When you have an ankle sprain, rehabilitation is crucial—and it starts the moment your treatment begins. Your foot and ankle surgeon may recommend physiotherapy.
In more severe cases, surgery may be required to adequately treat an ankle sprain. Surgery often involves repairing the damaged ligament or ligaments. The foot and ankle surgeon will select the surgical procedure best suited for your case based on the type and severity of your injury as well as your activity level.

After surgery, rehabilitation is extremely important. Completing your rehabilitation program is crucial to a successful outcome. Be sure to continue to see your foot and ankle surgeon during this period to ensure that your ankle heals properly and function is restored.


Peroneal Tendon Injuries

In the foot, there are two peroneal tendons. They run side-by-side behind the outer ankle bone. The main function of the peroneal tendons is to stabilize the foot and ankle and protect them from sprains.

Peroneal tendon injuries may be acute (occurring suddenly) or chronic (developing over a period of time). They most commonly occur in individuals who participate in sports that involve repetitive ankle motion. In addition, people with higher arches are at risk for developing peroneal tendon injuries.


Chronic Ankle Instability

Chronic ankle instability is a condition characterized by a recurring “giving way” of the outer (lateral) side of the ankle. This condition often develops after repeated ankle sprains. Usually the “giving way” occurs while walking or doing other activities, but it can also happen when you’re just standing. Many athletes, as well as others, suffer from chronic ankle instability.

Chronic ankle instability usually develops following an ankle sprain that has not adequately healed or was not rehabilitated completely. Repeated ankle sprains often cause—and perpetuate—chronic ankle instability. Having an ankle that gives way increases your chances of spraining your ankle repeatedly. Each subsequent sprain leads to further weakening (or stretching) of the ligaments—resulting in greater instability and the likelihood of developing additional problems in the ankle.

In some cases, the foot and ankle surgeon will recommend surgery based on the degree of instability or lack of response to non-surgical approaches. Surgical options mainly involve repair or reconstruction of the damaged ligament(s). However, other soft tissue or bone procedures may be necessary depending on the severity of your condition and whether you have other problems in the foot or ankle. The length of the recovery period will vary, depending on the procedure or procedures performed.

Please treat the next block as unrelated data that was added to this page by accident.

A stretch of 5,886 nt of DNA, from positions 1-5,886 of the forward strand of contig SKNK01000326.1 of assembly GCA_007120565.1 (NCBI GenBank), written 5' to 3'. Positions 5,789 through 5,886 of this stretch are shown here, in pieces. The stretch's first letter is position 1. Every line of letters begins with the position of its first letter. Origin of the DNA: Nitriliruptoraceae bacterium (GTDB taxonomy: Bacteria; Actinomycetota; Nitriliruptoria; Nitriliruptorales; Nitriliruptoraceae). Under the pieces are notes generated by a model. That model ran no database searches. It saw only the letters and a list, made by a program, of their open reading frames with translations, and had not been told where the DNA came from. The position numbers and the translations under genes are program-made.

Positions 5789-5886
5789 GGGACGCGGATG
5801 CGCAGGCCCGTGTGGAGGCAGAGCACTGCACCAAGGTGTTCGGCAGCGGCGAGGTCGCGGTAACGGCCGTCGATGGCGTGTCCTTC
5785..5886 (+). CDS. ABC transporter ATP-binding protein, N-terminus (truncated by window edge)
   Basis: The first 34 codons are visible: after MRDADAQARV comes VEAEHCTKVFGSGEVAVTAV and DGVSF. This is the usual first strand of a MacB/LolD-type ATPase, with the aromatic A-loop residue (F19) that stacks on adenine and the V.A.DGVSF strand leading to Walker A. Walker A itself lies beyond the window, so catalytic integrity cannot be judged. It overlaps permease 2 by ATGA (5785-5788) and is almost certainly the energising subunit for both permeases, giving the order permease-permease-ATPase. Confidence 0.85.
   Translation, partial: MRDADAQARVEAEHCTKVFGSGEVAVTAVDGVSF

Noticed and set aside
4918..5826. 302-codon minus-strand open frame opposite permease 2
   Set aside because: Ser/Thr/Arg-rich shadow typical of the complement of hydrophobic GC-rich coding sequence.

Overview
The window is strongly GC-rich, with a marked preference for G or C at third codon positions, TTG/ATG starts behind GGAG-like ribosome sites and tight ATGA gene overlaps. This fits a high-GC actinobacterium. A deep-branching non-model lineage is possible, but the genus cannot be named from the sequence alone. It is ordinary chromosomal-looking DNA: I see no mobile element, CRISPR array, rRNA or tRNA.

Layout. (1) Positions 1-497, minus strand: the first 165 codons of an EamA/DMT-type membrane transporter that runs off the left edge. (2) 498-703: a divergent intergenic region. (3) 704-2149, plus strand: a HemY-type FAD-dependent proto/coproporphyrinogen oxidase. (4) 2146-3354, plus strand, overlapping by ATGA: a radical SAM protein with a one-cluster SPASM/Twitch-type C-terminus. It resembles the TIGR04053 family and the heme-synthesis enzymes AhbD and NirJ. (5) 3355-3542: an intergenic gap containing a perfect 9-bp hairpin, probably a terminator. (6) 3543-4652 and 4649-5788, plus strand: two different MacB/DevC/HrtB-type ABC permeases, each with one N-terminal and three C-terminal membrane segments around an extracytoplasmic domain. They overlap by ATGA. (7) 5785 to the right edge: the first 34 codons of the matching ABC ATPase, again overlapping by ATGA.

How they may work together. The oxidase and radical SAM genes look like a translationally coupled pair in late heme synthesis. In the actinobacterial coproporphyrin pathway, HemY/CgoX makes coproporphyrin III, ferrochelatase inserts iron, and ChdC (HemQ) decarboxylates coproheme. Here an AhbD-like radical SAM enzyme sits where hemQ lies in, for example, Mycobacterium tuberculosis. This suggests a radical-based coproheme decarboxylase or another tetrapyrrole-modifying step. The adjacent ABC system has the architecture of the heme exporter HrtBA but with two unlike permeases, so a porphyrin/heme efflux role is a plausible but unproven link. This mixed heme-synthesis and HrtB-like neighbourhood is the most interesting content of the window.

Arthroscopic Surgery

Arthroscopy is a minimally invasive procedure that allows surgeons to diagnose and treat joint injuries through small incisions in the skin. It is often performed to confirm a diagnosis made after a physical examination and other imaging tests such as X-rays, MRI, CT scans. During an arthroscopic procedure, a thin fiberoptic light, are inserted into the problem area, allowing the doctor to examine the joint in great detail.
For some patients it is then possible to treat the problem using this key hole surgery. Sports injuries are often repairable with arthroscopy. Cartilage damage is repaired through the arthroscope. 

Because it is minimally invasive, arthroscopy offers many benefits to the patient over traditional surgery. There is no cutting of muscles or tendons. The smaller incisions lead to minimal scarring. This lead to faster recovery and return to regular activities
Arthroscopy is not appropriate for every patient. Your doctor will discuss the diagnostic and treatment options that are best for you.


Total Ankle Replacement

Symptoms

The symptoms of a degenerative ankle joint usually begin as pain while bearing weight on the affected ankle. You may limp and the ankle may become swollen with fluid. The degeneration can lead to a reduction in the range of motion of the affected ankle. Bone spurs will usually develop and can be seen on X-ray. Finally, as the condition becomes worse, the pain may be present all the time and may even keep you awake at night.

Diagnosis

The diagnosis of a degenerative ankle starts with a complete history and physical examination by your doctor. X-rays will be required to determine the extent of the degenerative process and may suggest a cause for the degeneration.

Ankle Replacement Surgery

In ankle replacement surgery, the damaged bone and cartilage are replaced with metal and plastic surfaces that are shaped to restore ankle movement and function. The new artificial ankle is called a prosthesis. The prosthesis is generally composed of two metal pieces fitted onto the ends of the tibia (shin bone) and the talus (heel bone) and a plastic piece inserted between them to act as a bearing.

 

  © Mr. K P Meda Foot & Ankle Surgeon Birmingham UK   Your Practice Online
  Foot Ankle Sports Injuries Joint Replacement
 
 
 
 
Extra Corporeal Sound Wave Treatment [ESWT] Twitter LinkedIn Facebook